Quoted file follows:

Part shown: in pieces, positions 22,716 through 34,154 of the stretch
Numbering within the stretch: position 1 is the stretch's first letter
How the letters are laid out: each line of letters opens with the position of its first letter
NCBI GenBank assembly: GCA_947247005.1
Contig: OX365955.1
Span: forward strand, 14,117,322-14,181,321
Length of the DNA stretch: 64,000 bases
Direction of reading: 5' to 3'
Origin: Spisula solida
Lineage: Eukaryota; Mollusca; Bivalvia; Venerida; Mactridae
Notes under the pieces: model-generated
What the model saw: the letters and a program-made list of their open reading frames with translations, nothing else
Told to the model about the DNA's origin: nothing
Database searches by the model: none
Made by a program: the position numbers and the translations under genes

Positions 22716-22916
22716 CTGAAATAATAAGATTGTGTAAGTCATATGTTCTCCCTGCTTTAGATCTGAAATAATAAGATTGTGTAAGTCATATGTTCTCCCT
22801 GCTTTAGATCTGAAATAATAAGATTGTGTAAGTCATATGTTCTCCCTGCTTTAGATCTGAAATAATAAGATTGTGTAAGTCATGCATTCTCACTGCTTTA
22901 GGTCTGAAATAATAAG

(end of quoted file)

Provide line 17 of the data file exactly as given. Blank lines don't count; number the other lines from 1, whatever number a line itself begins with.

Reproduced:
22716 CTGAAATAATAAGATTGTGTAAGTCATATGTTCTCCCTGCTTTAGATCTGAAATAATAAGATTGTGTAAGTCATATGTTCTCCCT